And so it has come to this. The Texas Longhorns are playing in a post season tournament yet again, but it is not the one anyone wanted. I have already spent time mocking the CBI, so let's focus on the game.
James Dickey's Cougars went 19-12 this season, finishing 7-9 in conference USA. They play an up-tempo, high-scoring style, looking to run whenever possible. Overall, Houston can put the ball in the hole, with the #88 ranked offense according to Overall, Houston can score, with the No. 88 ranked offense according to kenpom.com. Their splits at Hoop-Math indicate that they are far more effective in transition, shooting an effective field goal percentage of 55 percent when they run off of an opponent's miss, but appear ordinary in the half-court. They also protect the rock, get to the free throw line, and make a little bit of noise on the offensive glass.
Joseph Young and Jherrod Stiggers are both dangerous outside shooters. Oddly enough, they are far more likely to launch threes in transition than in half-court settings, and on the whole the Cougars don't take many shots from beyond the arc. 6-8 TaShawn Thomas is their best player; he is productive on offense, good on the glass at both ends, and will block the occasional shot.
That makes Houston sound pretty good, but the story changes when we look at defense. Dickey's young roster doesn't defend particularly well, not that Dickey has ever had a reputation as a defensive wizard. Ken Pomeroy rates the Cougar D as the 278th best in Division I. In particular they are weak inside, allowing opponents to make 66 percent of their shots at the rim. Overall they allow a field goal percentage of 50 percent on two point attempts.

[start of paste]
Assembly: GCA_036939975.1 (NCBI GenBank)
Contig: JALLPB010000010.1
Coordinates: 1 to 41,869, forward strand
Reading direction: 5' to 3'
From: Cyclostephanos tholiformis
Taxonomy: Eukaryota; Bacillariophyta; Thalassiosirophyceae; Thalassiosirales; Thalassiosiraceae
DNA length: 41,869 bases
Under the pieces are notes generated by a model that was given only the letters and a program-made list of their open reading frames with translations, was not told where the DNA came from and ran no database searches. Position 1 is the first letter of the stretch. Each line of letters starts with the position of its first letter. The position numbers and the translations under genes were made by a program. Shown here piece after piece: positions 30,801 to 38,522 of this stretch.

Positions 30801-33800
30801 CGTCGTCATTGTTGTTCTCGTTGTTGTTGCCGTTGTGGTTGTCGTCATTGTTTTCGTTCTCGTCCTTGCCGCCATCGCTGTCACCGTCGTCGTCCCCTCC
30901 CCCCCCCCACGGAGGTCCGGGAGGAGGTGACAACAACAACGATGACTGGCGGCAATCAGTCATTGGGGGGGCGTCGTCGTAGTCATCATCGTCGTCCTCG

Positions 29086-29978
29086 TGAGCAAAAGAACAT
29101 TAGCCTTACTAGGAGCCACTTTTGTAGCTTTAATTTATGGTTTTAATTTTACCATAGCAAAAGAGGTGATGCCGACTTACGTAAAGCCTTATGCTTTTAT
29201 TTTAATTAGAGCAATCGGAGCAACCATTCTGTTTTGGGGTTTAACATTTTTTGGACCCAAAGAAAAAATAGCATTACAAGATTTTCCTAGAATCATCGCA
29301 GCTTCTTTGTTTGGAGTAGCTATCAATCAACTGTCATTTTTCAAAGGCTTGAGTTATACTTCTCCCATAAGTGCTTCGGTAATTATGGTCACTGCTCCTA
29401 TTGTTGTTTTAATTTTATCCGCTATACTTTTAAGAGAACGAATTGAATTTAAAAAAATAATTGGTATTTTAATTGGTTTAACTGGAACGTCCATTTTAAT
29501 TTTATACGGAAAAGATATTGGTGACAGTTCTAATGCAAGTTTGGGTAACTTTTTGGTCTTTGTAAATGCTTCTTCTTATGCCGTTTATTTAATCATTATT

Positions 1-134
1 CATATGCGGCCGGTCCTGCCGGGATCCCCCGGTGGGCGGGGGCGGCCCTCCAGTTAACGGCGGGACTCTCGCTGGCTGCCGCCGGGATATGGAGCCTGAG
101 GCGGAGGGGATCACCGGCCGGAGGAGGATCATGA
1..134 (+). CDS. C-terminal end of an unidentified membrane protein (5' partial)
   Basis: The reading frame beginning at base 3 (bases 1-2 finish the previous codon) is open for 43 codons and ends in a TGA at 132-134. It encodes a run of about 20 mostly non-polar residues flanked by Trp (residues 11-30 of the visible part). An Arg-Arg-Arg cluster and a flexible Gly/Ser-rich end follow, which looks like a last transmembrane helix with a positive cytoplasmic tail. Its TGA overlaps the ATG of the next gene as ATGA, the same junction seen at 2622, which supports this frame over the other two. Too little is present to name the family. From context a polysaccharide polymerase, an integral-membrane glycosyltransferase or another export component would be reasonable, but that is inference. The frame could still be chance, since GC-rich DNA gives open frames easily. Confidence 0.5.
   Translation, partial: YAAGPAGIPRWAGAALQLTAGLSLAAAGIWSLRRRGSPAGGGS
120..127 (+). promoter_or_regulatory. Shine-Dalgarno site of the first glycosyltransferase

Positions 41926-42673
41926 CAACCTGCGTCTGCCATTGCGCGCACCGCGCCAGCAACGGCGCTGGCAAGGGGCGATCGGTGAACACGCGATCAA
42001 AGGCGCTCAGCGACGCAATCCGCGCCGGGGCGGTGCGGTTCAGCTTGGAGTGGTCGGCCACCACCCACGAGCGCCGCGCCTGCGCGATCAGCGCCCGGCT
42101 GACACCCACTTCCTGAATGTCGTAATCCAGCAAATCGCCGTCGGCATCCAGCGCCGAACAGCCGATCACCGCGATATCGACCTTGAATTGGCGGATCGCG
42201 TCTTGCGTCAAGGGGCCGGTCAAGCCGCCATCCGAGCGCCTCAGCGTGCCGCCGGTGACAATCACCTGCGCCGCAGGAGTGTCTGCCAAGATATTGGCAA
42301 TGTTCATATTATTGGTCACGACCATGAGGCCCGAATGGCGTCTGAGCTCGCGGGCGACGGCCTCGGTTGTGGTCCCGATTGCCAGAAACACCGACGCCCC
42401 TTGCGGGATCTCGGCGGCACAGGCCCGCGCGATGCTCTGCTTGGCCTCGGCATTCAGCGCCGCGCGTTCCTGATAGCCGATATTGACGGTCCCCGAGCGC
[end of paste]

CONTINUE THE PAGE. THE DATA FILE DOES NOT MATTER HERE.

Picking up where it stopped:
While Houston has played an up-tempo style all season, it is an approach that also favors Texas, as a wide open game plays to the strengths of players like Myck Kabongo. While Texas' half-court offense has been excruciating, the transition game has actually been pretty good. If things break right for the Horns, Myck Kabongo could turn this game into his own personal layup drill.
Still, although I never write about it, I always worry about the psychological aspects of the game. I never write about these things because I am in no position to assess them, but these things are real. Our brains are important, and they do affect performance. After being kicked all season long, I wonder how much this team wants to keep playing. It would only be natural to want to end things and just phone it in tonight, the way Kentucky did in their first round NIT game last evening.
We shall see.